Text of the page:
Microsoft also slipped some nice social integration into Outlook.com's conversation view. When participating in an email thread with a Facebook friend, you'll notice a sidebar with a link to his or her profile.
When it comes to navigating your inbox, use can trigger Instant Actions by hovering your mouse over an email's subject line. Three icons will appear next to the subject--one that lets you mark the message as "Read," another that deletes the email, and the third that keeps the message at the top of your inbox.
We also love that Outlook.com offers an action menu that can be accessed by right-clicking an email. This means you can choose to Reply, Forward, Delete and Archive among other actions with a right-click of the mouse. Gmail doesn't support this functionality, and just displays your browser's default menu when right-clicking.
The inbox's Sweep function makes it easy to manage a bundle of emails in one simple click. For example, you can move all emails from a particular sender to a specific folder, and you can also choose to delete all emails from a specified sender.
Additionally, the Sweep function allows you to schedule a periodic clean-up. This means you can choose to move or delete messages from certain senders within a specific period. Outlook defaults this period to the last 10 days, but also offers options ranging from three to 60 days. Gmail allows you to perform such actions with individual emails and lets you to filter emails from certain senders.
This Sweep menu also comes with a built-in unsubscribe feature that marks certain senders as "unsafe," eliminating the need to navigate to the newsletter's website to stop continued emails. Engaging this option also automatically deletes all messages from the offending sender, which Gmail's Filter feature doesn't do.
In an effort to combat junk mail and unwanted messages, Microsoft lets users report compromised accounts directly to Outlook through the "My Friend Has Been Hacked" function. If you're receiving spam email messages from one of your friends, clicking the "My Friend Has Been Hacked" button will alert Microsoft to stop the spammer from using the abused account. Outlook will then guide your friend through a recovery workflow to re-take control of his or her account.
Outlook.com's inbox also makes it quick and easy to extract emails containing attachments or photos. The Quick View Menu on the side bar groups any messages containing attachments, photos, or tracking numbers for packages. Outlook.com creates a seamless experience when it comes to viewing videos within emails as well. Clicking the play button on a video within a message launches Outlook's native pop-out video player in the center of the screen. We find Gmail's alternative much more bland, seeing as it simply opens the video underneath the link within the message.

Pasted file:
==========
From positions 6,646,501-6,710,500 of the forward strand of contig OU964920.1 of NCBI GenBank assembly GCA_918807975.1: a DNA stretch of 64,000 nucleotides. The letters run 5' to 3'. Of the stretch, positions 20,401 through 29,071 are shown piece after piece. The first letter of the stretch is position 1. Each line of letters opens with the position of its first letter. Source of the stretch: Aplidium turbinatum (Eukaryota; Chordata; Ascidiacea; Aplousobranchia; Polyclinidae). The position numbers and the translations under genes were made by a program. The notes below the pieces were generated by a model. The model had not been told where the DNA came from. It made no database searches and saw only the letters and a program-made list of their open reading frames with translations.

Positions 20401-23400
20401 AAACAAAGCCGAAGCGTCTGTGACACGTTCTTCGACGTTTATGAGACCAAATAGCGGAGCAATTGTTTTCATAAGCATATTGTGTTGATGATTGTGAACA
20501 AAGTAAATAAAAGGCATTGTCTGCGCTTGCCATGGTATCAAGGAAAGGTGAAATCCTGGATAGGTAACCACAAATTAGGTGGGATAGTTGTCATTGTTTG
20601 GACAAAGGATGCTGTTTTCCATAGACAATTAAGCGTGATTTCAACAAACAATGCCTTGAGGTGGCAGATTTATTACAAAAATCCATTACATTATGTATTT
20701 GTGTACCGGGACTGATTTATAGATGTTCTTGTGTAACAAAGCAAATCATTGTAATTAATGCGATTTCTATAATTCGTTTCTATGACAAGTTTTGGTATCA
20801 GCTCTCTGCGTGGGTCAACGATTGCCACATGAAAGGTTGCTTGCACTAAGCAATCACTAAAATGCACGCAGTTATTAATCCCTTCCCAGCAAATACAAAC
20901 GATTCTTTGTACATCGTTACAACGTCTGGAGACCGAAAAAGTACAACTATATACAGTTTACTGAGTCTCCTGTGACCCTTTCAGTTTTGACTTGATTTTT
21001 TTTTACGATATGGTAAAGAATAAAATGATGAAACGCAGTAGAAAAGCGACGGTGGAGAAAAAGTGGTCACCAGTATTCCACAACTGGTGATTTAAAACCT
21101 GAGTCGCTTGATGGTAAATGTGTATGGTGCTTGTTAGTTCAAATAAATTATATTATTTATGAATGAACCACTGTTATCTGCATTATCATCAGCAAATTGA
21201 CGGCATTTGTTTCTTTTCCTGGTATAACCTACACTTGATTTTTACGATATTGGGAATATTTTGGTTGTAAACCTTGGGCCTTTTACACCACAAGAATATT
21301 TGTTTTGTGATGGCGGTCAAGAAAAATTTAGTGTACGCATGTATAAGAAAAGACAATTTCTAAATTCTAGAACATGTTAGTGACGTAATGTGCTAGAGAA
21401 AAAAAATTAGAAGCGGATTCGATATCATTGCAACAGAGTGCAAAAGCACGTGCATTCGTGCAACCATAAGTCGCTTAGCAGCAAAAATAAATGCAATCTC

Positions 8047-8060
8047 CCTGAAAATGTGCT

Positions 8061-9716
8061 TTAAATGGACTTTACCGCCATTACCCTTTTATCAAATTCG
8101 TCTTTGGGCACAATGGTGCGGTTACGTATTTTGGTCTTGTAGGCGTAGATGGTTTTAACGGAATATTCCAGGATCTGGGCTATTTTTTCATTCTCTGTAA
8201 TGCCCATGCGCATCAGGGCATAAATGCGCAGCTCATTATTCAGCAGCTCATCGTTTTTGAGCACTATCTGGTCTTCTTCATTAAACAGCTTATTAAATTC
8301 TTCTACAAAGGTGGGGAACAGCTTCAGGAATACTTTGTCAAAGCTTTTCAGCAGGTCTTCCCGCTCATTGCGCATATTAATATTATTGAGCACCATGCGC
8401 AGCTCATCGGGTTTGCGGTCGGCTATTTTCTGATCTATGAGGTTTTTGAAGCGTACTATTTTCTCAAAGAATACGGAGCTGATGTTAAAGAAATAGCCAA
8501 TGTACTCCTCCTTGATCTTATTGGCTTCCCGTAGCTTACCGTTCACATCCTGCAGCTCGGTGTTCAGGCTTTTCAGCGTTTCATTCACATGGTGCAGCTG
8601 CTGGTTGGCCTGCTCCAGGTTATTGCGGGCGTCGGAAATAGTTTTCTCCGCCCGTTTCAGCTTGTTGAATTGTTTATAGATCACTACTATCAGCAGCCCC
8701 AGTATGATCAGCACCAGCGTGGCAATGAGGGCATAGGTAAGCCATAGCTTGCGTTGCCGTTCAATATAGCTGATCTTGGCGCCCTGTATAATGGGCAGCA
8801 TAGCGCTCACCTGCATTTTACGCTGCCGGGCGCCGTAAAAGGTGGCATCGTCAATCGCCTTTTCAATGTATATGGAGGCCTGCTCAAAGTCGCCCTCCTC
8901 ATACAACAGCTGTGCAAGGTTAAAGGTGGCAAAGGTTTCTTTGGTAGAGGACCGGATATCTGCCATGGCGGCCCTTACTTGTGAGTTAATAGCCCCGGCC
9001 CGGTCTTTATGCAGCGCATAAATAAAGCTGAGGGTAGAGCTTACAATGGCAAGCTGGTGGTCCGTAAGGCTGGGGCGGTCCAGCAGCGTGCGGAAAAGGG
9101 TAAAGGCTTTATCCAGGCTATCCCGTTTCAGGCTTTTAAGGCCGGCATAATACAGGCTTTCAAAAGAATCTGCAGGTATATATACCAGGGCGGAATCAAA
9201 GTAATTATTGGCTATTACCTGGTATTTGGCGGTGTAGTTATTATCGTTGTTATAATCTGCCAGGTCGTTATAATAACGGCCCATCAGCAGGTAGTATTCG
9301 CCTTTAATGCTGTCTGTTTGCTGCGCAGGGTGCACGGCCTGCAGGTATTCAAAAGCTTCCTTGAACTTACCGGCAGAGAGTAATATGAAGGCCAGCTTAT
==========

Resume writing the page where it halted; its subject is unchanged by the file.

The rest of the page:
There's also plenty of room to customize your inbox--Outlook offers an array of colors to choose from for the toolbar at the top of the screen.
Users can easily switch to other sections of Outlook.com by clicking the arrow at the top of the page. A toolbar drops down with Metro-style tiles that can take you to the Mail, People, Calendar or SkyDrive apps. Clicking anywhere else on the screen will dismiss this toolbar.
Microsoft also found a way to keep pesky advertisements away from the user's inbox by tucking them away along the far right-hand side of the screen. This sidebar contains a slew of product ads with the label "Bing Shopping" stuck underneath them, creating a less intrusive approach than Gmail, which advertises based on the content of your messages. Outlook users also have the option of paying $19.95 annually to go ad-free.
Social Media Integration
Outlook.com makes it simple to fill your address book with all your familiar contacts. You can easily link your account to Twitter, Facebook, LinkedIn, Google+ and Sina. After connecting your account with your preferred social networks, Microsoft will compile a list that can be accessed under the People tab. These contacts are listed in alphabetical order, but we wish Microsoft added a letter sidebar that you could click to skip to a section of the alphabet.
By default, you can only see which social network each contact is from by clicking on his or her name. You can, however, choose to sort your contacts by social network via the Setting menu in the upper right-hand corner. Outlook.com also displays icons telling you which social networks you're connected to in this corner.